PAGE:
can change color. Broad bands on the body and tail can be found on some individuals. The
easiest distinguishing feature, as the name suggests, is the prominent crest found on the tail
of adult males – but not all males have tail crests! This species is easily confused with the
Brown Anole, which is about the same size and similar in behavior and habits. As compared
to the Brown Anole, the Crested Anole has a light ring around the eye and a light stripe
above the front limb. Also, females have a cream-colored stripe in the middle of their back.
Brown Anole (Anolis sagrei)
Description: The Brown Anole is by far the most abundant lizard in Miami. This non-native
species comes from the Bahamas and Cuba, and has spread to the entire state of Florida
and beyond. They are often found on the ground or perching low on tree trunks (up to 1.5 m
high). Like tourists at the beach, these guys love the sun – they are often active during the
hottest parts of the day. All anole species display, but Brown Anoles are the champions –
they are often seen fanning their brightly colored dewlaps, and doing head-bobs and pushups with the intensity and stamina of an Olympic athlete.
Key features: Males have red-orange dewlaps, sometimes with a yellow border or blotches.
Females often have a pattern with diamonds, bars, or a stripe running down their back,
whereas Crested Anole females only have a cream-colored stripe. Unlike Crested Anoles,
Brown Anoles do not have a light ring around the eye or a light stripe above the front limb.
Instead, they often have two dark bars above their eyes. These guys are never green!
Bark Anole (Anolis distichus)
Description: The Bark Anole is introduced from the island of Hispaniola (Haiti and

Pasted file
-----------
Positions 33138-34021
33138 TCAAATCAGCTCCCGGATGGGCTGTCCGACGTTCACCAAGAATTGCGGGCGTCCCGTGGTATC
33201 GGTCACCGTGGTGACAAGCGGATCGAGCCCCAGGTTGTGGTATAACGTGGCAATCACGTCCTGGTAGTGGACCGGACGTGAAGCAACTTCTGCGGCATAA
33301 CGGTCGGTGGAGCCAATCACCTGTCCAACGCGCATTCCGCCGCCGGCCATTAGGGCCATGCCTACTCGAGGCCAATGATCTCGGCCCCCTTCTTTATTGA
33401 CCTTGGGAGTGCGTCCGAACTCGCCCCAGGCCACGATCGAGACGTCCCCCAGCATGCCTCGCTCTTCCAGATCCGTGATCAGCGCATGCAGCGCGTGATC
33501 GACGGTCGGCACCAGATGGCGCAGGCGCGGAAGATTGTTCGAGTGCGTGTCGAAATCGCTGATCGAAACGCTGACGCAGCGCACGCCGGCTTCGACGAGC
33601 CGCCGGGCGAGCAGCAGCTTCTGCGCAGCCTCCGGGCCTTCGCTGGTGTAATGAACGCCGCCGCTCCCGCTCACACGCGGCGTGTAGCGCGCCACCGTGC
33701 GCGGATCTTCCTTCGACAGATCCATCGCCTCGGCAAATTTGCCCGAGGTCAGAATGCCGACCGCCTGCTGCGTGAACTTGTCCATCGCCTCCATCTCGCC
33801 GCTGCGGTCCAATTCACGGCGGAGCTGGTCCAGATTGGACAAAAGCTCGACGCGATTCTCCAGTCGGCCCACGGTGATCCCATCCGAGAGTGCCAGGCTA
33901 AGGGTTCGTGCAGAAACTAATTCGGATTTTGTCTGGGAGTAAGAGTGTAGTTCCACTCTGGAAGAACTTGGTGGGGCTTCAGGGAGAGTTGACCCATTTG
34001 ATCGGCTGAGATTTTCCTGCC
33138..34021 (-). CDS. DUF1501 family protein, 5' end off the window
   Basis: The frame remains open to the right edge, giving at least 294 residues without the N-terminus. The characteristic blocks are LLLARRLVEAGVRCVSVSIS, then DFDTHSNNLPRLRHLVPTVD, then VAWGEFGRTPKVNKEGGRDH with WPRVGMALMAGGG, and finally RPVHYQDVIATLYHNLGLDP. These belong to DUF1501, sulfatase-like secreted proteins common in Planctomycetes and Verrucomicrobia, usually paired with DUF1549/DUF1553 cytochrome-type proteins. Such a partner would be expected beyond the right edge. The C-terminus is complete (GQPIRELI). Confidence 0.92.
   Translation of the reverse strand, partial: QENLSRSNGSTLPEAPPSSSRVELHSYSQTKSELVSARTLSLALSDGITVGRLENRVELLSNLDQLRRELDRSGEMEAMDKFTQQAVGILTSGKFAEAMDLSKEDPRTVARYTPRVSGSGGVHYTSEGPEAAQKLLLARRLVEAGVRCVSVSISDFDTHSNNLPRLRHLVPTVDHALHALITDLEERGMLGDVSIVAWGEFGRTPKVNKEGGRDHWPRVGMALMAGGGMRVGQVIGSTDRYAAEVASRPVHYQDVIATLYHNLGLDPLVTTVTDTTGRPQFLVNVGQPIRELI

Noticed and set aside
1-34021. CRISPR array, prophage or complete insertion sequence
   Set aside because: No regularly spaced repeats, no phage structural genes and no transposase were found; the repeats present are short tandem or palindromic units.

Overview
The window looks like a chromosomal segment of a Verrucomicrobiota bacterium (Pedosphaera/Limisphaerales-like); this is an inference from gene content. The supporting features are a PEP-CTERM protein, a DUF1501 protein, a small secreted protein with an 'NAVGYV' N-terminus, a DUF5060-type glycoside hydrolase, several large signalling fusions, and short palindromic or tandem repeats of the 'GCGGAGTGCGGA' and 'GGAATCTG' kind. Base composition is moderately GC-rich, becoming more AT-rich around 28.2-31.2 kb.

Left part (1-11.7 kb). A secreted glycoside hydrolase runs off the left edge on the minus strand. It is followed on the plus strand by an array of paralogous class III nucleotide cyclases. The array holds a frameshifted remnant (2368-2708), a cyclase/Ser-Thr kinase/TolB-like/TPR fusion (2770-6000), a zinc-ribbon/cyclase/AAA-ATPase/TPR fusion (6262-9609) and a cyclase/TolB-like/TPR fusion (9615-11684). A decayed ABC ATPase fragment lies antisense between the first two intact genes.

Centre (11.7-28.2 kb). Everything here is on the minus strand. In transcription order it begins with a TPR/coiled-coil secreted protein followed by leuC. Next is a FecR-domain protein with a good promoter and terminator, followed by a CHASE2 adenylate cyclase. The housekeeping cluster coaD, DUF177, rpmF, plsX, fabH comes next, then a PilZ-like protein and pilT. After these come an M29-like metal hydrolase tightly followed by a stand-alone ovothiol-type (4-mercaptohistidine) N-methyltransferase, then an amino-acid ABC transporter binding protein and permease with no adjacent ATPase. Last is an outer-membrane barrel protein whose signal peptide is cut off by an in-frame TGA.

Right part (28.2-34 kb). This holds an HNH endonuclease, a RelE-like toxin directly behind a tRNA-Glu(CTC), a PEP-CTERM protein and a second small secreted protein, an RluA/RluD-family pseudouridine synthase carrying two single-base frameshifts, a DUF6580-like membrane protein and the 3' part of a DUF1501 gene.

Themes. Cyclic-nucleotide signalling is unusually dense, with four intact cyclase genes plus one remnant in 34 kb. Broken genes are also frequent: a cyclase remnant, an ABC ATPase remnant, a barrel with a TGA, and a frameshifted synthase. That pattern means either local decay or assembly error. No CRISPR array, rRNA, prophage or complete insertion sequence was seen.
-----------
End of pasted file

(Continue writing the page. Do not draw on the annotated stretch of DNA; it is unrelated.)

the Dominican Republic). It is usually found perching higher than Brown and Crested
Anoles, from 1-3 m above the ground on wide tree trunks. These lizards are very fast
and often dash around the tree trunk before you can get a good look – a behavior
called "squirreling." They are the smallest anole species in Miami, males and
females are about the same size (no larger than 5 cm snout-vent length). Their
favorite food is ants!
Key features: Males have white to yellow dewlaps, sometimes with an orange spot.
Their bodies can be gray to yellowish brown, sometimes greenish, and their tails are
usually banded yellow with black at the tip. They have a dark bar on the top of their
head between their eyes, a light ring around their eye, and light and dark flecks of
variable size covering much of their body.
Knight Anole (Anolis equestris)
Description: The Knight Anole is introduced from Cuba, arriving in Miami-Dade
County in the 1950s. It is by far the largest anole found in Miami at up to 17 cm
snout-vent length. This species is highly arboreal, keeping to large branches in the
canopy in cool weather, but often perching low on trunks during the midday in the
summer. Knight Anoles eat insects, fruits, and small vertebrates – including other
species of anoles. Both males and females of this species have light pink dewlaps!
Key features: Usually a brilliant green color, but sometimes changing to a deep
brown. This species has two light yellow or white stripes, one along its upper lip and
the other on its shoulder. No other anole in Miami has such a large and bony head.
Giant Anole (Anolis garmani)
Description: The Giant Anole is native to Jamaica, being introduced to Miami in the
1970s. Despite its name, this "giant" rarely exceeds 10 cm snout-vent length and
never gets as big as the Knight Anole. It is usually found high in the canopy and eats
a variety of foods, similar to the Knight Anole. This species is uniformly green, but
can turn dark brown like other anoles. Both males and females have yellow dewlaps
with male throat fans being somewhat larger.
Key features: Similar in color to the Green Anole (being bright green), the Giant
Anole is somewhat larger, has a spiny crest along its neck and back, has yellow
around its eye, and has a yellow dewlap, not pink like the Green Anole.